Groups mounting fight of sage grouse proposal
Taking unified approach to sway federal officials
Times Staff Report
Originally published 2013-02-07
Local entities are beginning to circle the wagons concerning a proposed “endangered” listing of the Gunnison Sage-grouse — and that’s likely to mean a unified attempt to sway federal regulators from enacting their proposal.
Last month, the U.S. Fish and Wildlife Service (FWS) announced a long-awaited plan to designate the bird with a status that affords the highest protection under the Endangered Species Act (ESA), in an attempt to avoid extinction. That’s despite years of efforts locally to avoid such an action.
In accordance with the proposal, FWS officials journeyed to Gunnison for a public meeting Jan. 23, and the visit also included discussions with county and other local leaders.
Rancher Lee Spann expressed his disappointment in the public meeting to the Gunnison Sage-grouse Strategic Committee on Tuesday, despite good community attendance.
“I thought the Fish and Wildlife Service was lacking in what they presented to the community,” he said. “People were disenthused.”
“I share that,” added Sue Navy, representative for High Country Citizens’ Alliance (HCCA). “There was an opportunity, and it was missed, to really alleviate people’s concern, explain what people are feeling, and put them in a rational context instead of having fear.”
March 12 marks the end of a 60-day comment period over the proposal. A final determination on the listing is scheduled to be issued by Sept. 30.
Alongside the listing plan, FWS has also proposed the designation of what’s termed “critical habitat.” It’s those lands in the Gunnison Basin that local leaders fear could be most impacted, should the grouse become listed.
The Upper Gunnison River Water Conservancy District (UGRWCD) is eying at least five small water projects in the Gunnison Basin — all of which are in critical habitat areas and would be adversely affected by FWS’ proposed rules.
“I certainly don’t want anyone to get the idea that the livestock implication is the only thing here,” said UGRWCD board member Ken Spann during a meeting of the district’s Projects Committee Jan. 25. He was referring to the potential water projects and other impacts as a result of listing.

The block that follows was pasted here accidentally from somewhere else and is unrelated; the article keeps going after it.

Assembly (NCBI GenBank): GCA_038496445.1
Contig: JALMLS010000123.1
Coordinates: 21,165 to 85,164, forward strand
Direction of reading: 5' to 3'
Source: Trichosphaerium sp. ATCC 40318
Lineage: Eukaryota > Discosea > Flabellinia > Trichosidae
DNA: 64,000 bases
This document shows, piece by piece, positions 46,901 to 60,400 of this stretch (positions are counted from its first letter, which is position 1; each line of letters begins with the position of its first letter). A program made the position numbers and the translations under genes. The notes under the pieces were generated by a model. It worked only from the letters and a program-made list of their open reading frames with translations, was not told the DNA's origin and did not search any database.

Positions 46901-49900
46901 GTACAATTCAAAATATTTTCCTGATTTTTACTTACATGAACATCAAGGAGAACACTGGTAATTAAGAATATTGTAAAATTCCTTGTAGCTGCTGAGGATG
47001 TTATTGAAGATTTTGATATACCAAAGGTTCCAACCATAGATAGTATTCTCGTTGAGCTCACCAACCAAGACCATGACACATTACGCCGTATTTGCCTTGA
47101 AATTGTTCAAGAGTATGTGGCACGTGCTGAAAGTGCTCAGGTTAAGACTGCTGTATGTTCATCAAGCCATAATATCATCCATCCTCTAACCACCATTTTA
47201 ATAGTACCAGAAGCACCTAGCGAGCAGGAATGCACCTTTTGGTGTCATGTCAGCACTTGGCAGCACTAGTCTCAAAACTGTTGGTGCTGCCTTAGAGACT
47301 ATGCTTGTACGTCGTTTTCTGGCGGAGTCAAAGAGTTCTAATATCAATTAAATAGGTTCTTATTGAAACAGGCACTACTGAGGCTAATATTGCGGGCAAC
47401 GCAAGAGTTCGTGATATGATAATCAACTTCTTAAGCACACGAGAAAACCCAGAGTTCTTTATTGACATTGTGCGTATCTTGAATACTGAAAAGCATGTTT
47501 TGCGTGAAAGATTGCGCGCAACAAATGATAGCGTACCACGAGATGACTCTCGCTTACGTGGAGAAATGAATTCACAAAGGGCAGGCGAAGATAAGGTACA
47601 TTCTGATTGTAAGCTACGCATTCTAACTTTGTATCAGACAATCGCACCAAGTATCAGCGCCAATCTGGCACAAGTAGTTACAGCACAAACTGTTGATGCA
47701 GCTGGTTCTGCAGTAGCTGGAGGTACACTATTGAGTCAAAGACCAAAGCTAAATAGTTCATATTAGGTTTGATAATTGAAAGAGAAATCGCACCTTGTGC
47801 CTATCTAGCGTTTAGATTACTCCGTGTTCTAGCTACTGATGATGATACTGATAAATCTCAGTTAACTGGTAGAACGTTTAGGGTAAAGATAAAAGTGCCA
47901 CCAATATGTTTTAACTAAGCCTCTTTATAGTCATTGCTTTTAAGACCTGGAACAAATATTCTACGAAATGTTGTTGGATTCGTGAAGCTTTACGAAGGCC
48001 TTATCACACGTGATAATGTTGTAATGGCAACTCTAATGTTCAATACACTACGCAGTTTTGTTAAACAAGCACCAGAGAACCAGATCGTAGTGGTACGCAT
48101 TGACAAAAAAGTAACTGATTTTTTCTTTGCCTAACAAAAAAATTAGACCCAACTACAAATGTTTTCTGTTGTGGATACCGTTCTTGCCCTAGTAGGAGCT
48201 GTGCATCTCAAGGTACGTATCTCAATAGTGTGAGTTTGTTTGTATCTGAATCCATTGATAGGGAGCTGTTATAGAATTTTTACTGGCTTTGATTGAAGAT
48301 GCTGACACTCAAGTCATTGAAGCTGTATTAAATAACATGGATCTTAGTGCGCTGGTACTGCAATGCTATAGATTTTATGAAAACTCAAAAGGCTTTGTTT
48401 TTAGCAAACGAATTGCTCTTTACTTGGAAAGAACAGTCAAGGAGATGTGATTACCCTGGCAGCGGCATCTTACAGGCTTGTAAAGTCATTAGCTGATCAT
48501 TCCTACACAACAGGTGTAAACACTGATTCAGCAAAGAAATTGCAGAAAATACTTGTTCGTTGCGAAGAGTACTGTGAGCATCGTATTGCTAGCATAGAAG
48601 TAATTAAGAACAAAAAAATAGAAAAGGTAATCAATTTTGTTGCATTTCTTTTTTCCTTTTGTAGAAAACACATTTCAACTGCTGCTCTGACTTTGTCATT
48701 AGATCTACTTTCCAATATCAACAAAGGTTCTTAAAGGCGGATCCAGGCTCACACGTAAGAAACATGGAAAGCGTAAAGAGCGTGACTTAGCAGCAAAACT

For that reason, the UGRWCD’s Project Committee recommended to the group’s larger board that the district work closely with leaders from Gunnison County, the City of Gunnison, the Gunnison County Stockgrowers Association and other stakeholders, concerning responses to FWS during the 60-day comment period.
Gunnison County Wildlife Conservation Coordinator Jim Cochran told the Projects Committee that county leaders are considering the expertise of outside consultants as a means of countering FWS’ proposal. He said that an updated Population Viability Assessment (PVA) may show that the bird isn’t likely to become extinct in the foreseeable future.
The City of Gunnison’s Community Development Director Steve Westbay told UGRWCD leaders that the city also is planning to piggy-back on Gunnison County’s comments. City Council in recent weeks has directed Westbay and City Manager Ken Coleman to take the lead with respect to the city’s direction.
Coleman said last week that city leaders have received mixed messages about what the possible listing could mean within municipal boundaries, but most recently indications from federal regulators have not been inspiring.
“We’ve been told by (FWS) staff that undeveloped areas within municipal boundaries would be impacted by this listing,” he said. “It appears we have no other recourse than to fight.”
To this point, however, not all local groups have opposed a federal listing of the grouse.
HCCA Water Director Jennifer Bock told UGRWCD leaders Jan. 25 that while the local environmental group has supported an ESA designation of the bird, they also support the agricultural community and would be opposed to outside intervention by other environmental organizations.
If those organizations are “making it tough for folks, we’d oppose that,” she said.
The strategic committee addressed their strategy for submitting comments at their Tuesday meeting. Agency officials expressed the need to limit comments based on each entity’s specific area of expertise in an attempt to avoid duplicative comments. They also discussed the importance of providing accurate facts and clarifying information that may have been misinterpreted by FWS and to provide any new information that may be relevant.
Westbay urged the committee not to succumb to political pressures and remain united. “I see the wedge being driven,” he observed. “I see the need to compartmentalize, but I’m disturbed by that fragmentation.”